Buying food at the supermarket usually means ending up with a shopping basket half full of plastic. Plastic cartons, plastic bags, plastic bottles, even individually wrapped fruits and vegetables. And there are plenty of innovations around that are tackling the problem - from coffee cup sharing systems to edible food packaging made from milk proteins.
One major initiative that's currently underway is the New Plastics Economy, "an ambitious, three-year initiative to build momentum towards a plastics system that works" that is backed by the Ellen MacArthur Foundation and a number of different multinationals and funding organisations. They want to rethink and redesign the future of plastics - starting with the issue of packaging - by applying the principles of the circular economy.
Among the winners of their recent "Circular Design Challenge" was MIWA (which stands for Minimum Waste), a waste-free shopping solution conceived in the Czech Republic.
How Does MIWA Work?
The way it works is simple, and covers every step on the supply chain.
1) Food producers producers package their products in reusable containers and deliver them to stores. This cuts down on plastic and paper packaging, and ideally, means that the products can be shipped more cheaply.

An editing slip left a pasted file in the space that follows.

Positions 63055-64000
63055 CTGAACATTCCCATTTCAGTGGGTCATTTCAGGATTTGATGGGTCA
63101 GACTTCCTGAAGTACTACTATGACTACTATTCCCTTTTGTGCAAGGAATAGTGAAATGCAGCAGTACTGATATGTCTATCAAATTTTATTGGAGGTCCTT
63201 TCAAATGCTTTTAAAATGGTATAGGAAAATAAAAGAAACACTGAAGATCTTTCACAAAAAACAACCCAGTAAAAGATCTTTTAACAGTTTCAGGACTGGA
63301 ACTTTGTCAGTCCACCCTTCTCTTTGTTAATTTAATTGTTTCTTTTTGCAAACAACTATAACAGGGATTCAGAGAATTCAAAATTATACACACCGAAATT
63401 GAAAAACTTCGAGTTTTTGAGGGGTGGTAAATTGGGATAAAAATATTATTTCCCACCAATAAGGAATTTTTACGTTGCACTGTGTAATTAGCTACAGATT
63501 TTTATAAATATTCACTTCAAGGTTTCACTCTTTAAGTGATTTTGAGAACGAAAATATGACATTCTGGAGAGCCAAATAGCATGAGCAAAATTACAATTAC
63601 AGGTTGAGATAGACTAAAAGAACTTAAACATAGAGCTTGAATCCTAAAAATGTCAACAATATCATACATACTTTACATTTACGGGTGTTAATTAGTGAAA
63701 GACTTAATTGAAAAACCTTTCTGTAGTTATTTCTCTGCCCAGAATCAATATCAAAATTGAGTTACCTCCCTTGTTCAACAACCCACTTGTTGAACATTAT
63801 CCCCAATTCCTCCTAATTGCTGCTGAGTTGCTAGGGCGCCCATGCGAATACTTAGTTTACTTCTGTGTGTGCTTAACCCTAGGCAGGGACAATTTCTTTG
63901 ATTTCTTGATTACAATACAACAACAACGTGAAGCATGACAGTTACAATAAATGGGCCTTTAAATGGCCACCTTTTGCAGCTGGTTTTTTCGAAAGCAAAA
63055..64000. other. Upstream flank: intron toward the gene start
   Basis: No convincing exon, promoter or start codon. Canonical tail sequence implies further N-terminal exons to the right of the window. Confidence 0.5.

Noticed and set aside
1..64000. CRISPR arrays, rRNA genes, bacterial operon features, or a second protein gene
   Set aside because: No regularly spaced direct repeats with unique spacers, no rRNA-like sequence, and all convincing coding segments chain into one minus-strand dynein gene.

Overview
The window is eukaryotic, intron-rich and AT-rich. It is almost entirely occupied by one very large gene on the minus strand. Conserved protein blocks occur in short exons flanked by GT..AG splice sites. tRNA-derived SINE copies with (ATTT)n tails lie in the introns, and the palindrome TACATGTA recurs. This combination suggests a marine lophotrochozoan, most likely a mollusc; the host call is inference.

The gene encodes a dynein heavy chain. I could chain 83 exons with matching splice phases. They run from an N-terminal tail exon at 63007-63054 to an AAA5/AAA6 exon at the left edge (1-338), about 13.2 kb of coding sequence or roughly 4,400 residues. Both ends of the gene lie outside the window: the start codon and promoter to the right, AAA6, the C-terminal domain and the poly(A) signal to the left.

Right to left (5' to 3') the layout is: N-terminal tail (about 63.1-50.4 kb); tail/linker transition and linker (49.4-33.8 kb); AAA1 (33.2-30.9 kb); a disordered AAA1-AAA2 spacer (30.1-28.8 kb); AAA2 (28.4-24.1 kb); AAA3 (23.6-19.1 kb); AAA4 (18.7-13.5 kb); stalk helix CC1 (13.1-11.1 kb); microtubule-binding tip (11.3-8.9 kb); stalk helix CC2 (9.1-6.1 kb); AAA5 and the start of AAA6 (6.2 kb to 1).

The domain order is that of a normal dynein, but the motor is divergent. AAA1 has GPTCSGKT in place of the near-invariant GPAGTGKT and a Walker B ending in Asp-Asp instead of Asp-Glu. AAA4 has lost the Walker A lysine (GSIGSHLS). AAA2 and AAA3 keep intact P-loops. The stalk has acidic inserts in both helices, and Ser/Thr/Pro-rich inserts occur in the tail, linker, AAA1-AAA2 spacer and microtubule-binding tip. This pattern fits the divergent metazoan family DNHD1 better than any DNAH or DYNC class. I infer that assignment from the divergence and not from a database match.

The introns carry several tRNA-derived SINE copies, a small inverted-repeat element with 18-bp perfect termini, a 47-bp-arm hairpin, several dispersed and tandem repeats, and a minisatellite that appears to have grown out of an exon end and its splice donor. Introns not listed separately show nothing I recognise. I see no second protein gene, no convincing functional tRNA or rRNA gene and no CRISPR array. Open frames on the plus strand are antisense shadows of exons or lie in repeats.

2) The containers are placed into specially designed stands in the store, with labels showing product information. Customers can use an app and their phones to scan each product that they want, and order a precise amount of each.
3) The order is then packed into ecologically-friendly and reusable containers for the customers to take away, or just put into their own containers. Payment is done through the app and the products can be picked up when they leave, or alternatively they can have their shopping delivered.
It's comfortable, convenient and ecological: with reusable packaging at every step and helping consumers cut back on food waste by allowing them to order exactly how much they need. The people behind MIWA call the concept "precycling", preventing the generation of unnecessary waste in the first place, rather than dealing with it after it's been made.
But several kinds of packaging-free supermarkets already exist, so what's new about MIWA? According to the team behind it, it's the versatility of their technology, and the ease with which it could be introduced pretty much anywhere, from small shops to large supermarkets.
It's a smart twist on the packaging-free supermarket model and with the added convenience of the smartphone app and the pick-up/delivery options, maybe it could actually be enough to really shake up our existing shopping habits.